Tanning bed use among UI Students

Project: Research project

Grant Details


DESCRIPTION (provided by applicant): Ultraviolet (UV) radiation is the major etiologic risk factor implicated in the development of cutaneous malignant melanoma (CMM) and in precursor lesions such as nevi (common moles). There is concern that sunlamp or tanning bed use may also be related to CMM, either directly or indirectly by prolonging sun exposure after tanning. Considering the apparent enormous popularity of sunlamp and tanning bed use, it seems imperative to describe tanning bed habits among young persons. Many studies have shown that nevi are good markers of risk for CMM. We will examine nevi, as an early outcome or surrogate for CMM, in college students. We propose to survey college students about their attitudes and use of tanning beds, sunless tanning products, and sunscreen. We will also ask about history of sunburns, recent UV exposure, and potential UV exposure based on places of residence along with the potential confounding effects of sun sensitivity (tendency to burn, inability to tan, skin color, hair color, eye color and freckling). This will be accomplished via a cross-sectional study conducted in fraternity and sorority students. This convenience sample will likely be at higher socioeconomic status and disposable income than other students. Higher socioeconomic status has been related to an increased CMM risk. Such students may also have increased use of tanning beds and sunless tanning products. We will conduct this baseline survey after Spring Break. The specific aims are as follows: 1) to describe the attitudes towards and prevalence of tanning bed, sunless tanning product, and sunscreen use in fraternity and sorority students, 2) to examine the risk of nevi with the previously mentioned factors in students, and 3) to compare mean differences in exposed and unexposed skin color after Spring Break between students who use tanning beds before Spring Break and those who do not.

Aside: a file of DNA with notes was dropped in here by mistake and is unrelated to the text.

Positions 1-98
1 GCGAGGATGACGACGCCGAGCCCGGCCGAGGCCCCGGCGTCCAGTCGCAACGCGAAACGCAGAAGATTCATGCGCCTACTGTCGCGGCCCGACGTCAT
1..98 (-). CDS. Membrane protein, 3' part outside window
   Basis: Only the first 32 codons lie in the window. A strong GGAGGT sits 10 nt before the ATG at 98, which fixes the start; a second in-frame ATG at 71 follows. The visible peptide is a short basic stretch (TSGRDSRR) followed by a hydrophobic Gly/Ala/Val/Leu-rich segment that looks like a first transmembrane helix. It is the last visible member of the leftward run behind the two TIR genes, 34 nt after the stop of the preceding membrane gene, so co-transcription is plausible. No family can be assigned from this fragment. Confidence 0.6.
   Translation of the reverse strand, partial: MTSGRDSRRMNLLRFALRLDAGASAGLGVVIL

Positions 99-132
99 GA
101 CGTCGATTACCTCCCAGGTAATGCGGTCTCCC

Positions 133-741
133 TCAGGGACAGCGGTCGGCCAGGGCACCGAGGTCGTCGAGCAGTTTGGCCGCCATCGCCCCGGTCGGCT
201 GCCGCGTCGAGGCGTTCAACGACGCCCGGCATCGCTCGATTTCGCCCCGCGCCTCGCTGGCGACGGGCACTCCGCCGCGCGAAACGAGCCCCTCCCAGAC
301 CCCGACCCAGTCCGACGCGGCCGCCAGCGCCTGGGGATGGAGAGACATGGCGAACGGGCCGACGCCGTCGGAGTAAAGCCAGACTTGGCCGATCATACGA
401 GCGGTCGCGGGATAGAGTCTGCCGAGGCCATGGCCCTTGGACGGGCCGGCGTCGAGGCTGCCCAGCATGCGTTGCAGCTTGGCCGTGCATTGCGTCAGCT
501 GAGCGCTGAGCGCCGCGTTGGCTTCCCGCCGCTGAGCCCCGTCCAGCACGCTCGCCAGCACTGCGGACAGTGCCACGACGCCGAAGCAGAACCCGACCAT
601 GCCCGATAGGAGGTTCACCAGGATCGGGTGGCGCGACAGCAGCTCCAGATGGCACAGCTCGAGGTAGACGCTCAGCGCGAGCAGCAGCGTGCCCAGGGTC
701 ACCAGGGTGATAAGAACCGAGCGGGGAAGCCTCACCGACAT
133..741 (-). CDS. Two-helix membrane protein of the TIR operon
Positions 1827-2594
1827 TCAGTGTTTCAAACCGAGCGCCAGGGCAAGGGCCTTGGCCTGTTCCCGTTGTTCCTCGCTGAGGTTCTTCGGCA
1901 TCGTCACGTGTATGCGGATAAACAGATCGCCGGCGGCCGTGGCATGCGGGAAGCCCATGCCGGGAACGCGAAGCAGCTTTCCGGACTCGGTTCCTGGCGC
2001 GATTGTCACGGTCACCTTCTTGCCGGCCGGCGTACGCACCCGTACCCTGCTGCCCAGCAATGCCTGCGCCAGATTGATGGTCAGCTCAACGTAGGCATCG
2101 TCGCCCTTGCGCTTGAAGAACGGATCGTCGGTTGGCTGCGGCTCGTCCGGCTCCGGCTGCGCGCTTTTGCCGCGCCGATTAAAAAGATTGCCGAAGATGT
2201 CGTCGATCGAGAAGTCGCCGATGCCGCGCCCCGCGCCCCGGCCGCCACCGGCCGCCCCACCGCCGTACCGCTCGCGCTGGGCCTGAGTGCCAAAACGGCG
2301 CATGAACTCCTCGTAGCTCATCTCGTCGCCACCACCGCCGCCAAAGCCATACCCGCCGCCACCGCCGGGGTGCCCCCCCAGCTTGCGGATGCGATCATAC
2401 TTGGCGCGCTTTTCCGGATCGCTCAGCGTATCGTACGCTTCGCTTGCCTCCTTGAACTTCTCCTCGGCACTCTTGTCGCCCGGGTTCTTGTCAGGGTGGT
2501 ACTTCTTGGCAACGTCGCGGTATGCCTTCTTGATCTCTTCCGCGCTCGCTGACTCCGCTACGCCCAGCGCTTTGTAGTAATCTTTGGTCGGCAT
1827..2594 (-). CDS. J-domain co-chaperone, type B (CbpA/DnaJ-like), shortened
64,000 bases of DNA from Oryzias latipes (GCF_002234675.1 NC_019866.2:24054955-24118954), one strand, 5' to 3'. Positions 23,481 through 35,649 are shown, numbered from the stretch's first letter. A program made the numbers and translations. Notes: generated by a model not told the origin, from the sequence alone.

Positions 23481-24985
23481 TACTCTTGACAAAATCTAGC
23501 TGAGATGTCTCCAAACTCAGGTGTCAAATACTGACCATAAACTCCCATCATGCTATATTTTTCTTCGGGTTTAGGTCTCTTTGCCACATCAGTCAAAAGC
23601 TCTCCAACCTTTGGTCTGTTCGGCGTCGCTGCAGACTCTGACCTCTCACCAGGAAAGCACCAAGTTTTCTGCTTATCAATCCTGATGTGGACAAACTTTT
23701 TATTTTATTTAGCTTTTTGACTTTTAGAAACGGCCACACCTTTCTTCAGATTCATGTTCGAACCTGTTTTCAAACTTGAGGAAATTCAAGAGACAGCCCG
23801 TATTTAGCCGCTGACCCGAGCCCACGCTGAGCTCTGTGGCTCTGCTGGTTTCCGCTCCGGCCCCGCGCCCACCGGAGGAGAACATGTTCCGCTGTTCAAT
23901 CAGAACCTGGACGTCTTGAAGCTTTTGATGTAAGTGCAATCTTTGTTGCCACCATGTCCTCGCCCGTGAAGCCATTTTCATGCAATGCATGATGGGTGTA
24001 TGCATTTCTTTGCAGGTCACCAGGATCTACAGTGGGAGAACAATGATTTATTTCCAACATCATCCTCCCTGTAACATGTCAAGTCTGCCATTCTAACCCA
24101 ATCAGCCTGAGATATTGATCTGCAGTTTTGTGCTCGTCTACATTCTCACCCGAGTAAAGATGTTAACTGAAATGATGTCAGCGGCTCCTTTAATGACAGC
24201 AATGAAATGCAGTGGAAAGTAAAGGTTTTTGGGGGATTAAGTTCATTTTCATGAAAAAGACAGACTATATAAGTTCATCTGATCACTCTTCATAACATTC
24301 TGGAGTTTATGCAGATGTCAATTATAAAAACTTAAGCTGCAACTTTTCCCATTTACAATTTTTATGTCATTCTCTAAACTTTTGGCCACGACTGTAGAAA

Effective start/end date9/2/038/31/05


  • National Institutes of Health: $69,884.00


  • Medicine(all)


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